• Skill: How to Rethink, Redefine and Reimagine It

    Reading Penelope Trunk’s “Brazen Careerist,” a fascinating blog offering “Advice at the Intersection of Work and Life, I discovered her posting on, “How to Be Lost with Panache.”

    Trunk offers 3 valuable tips to overcome feeling lost – be it in work or one’s life: One is to “Focus on transition points. Do a little each day;” a second is to “Risk standing out and being weird;” but, to me, her greatest and most original tip is to “Find beauty in the process of being lost.”

    Trunk found beauty in an article by Jerry Saltz, art columnist for New York magazine. Grand Tour is Saltz’s roundup about 19 of his favorite paintings in New York. Trunk notes that the captions Saltz creates for these, his favorites, are “phenomenal.” For this Malevich painting, for example, he writes, “Like an explosion in an airplane factory, the Cubo-Futurist masterpiece depicts gleaming robot peasants in curved metallic shards. The composition of snowdrifts, houses, and people spirals energetically toward a distant sled-puller, and recalls the artist’s childhood—a way of life that predated the Industrial Revolution and outlasted the Russian one.”

    Kazimir Malevich, "Morning in the Village After Snowstorm" (1912)

    Trunk exclaims, “Who has been more poetic about Malevich? Ever? When you are lost is when you need art most.”

    Of Caravaggio’s painting, The Denial of Saint Peter (circa 1610), Saltz writes, “Notice the dramatically gesturing figures, stark lighting, compact cropping, and complex moments of internal and external emotions. That is how Caravaggio essentially foreshadowed [in the early 17th Century] modern filmmaking.”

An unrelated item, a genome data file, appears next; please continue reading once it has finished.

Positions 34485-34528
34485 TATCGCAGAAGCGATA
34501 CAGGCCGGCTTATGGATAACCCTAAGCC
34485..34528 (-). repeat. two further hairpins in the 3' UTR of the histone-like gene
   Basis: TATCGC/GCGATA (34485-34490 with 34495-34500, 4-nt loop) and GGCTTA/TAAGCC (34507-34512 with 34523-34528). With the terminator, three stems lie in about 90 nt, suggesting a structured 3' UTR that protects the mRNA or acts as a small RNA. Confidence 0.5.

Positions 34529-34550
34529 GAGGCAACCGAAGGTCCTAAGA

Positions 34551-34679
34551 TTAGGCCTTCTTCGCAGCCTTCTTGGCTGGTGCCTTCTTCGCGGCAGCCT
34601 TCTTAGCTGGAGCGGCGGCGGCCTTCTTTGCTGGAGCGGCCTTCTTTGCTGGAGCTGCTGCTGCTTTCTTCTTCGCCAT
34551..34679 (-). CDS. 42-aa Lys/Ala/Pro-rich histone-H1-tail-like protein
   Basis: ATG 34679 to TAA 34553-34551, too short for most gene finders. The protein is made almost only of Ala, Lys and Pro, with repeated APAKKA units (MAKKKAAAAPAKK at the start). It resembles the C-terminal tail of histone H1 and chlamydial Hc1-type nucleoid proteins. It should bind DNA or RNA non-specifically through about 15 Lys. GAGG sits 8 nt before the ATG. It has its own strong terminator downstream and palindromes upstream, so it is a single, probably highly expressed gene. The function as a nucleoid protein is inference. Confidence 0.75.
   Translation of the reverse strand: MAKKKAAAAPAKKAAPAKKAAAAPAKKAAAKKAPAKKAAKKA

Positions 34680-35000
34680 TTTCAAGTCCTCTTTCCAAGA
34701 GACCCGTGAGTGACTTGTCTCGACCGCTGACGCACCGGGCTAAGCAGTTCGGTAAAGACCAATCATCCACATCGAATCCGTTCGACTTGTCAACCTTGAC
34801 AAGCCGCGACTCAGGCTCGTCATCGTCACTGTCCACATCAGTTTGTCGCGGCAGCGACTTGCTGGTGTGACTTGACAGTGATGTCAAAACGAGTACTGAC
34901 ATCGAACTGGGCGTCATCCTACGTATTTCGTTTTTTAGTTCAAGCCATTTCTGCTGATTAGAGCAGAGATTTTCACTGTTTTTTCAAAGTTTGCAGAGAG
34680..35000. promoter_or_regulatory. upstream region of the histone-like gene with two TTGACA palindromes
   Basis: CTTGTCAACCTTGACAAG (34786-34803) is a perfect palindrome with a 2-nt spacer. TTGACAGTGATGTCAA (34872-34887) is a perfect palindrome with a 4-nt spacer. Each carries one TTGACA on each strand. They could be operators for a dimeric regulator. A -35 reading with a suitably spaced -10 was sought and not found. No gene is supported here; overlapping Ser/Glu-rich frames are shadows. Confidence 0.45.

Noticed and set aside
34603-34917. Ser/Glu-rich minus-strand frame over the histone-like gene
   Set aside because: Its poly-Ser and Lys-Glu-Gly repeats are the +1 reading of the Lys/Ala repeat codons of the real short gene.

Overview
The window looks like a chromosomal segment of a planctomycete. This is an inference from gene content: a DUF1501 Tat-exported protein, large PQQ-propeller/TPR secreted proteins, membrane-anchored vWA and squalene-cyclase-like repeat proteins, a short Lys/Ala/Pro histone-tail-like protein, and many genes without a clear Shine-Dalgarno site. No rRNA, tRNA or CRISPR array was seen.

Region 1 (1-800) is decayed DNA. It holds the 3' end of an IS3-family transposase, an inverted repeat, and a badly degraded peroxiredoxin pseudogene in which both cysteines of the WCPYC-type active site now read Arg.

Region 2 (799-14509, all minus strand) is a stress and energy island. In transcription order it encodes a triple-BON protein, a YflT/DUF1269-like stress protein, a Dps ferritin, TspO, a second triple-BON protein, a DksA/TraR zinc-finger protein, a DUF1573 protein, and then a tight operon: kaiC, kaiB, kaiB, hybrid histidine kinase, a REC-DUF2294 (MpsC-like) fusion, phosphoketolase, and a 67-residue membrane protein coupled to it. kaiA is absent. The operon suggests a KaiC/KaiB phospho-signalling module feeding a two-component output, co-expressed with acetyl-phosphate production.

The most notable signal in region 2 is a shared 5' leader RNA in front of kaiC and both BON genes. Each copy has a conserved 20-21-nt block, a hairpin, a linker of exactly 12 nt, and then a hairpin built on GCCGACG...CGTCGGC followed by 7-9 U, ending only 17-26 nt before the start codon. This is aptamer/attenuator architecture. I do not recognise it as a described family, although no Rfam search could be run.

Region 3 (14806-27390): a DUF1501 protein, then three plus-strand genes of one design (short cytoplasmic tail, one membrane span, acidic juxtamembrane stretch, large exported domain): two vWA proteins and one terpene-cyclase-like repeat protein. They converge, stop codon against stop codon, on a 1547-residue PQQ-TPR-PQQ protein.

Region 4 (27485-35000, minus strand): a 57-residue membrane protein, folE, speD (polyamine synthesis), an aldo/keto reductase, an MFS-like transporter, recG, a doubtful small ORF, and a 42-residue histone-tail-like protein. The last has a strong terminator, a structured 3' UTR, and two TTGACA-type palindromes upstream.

Perhaps Salz’s most poignant comment on skill (or more accurately lack thereof) is related to Jackson Pollock. Referring to Pollack’s “Room of Eight Paintings” at MoMA, Saltz says, “Looking at these canvases (including One: Number 31, 1950), installed chronologically, reminds me that few artists were less naturally talented than Pollock. That he virtually willed himself to newness, deploying something that had been there since the caves—the drip…”

    Saltz defends his critical perspective: “I don’t look for skill in art… Skill has nothing to do with technical proficiency… I’m interested in people who rethink skill, who redefine or reimagine it: an engineer, say, who builds rockets from rocks.”

    While it takes skill to live with joy and meaning, it takes even more skill to rethink, redefine and reimagine our lives when we veer off path or become totally lost.  Trunk is brave enough to admit when she is lost and perspicacious enough to help us get our bearings by observing the inventiveness of artists such as Jackson Pollack, who “willed himself to newness” by building masterpieces drip by drip.

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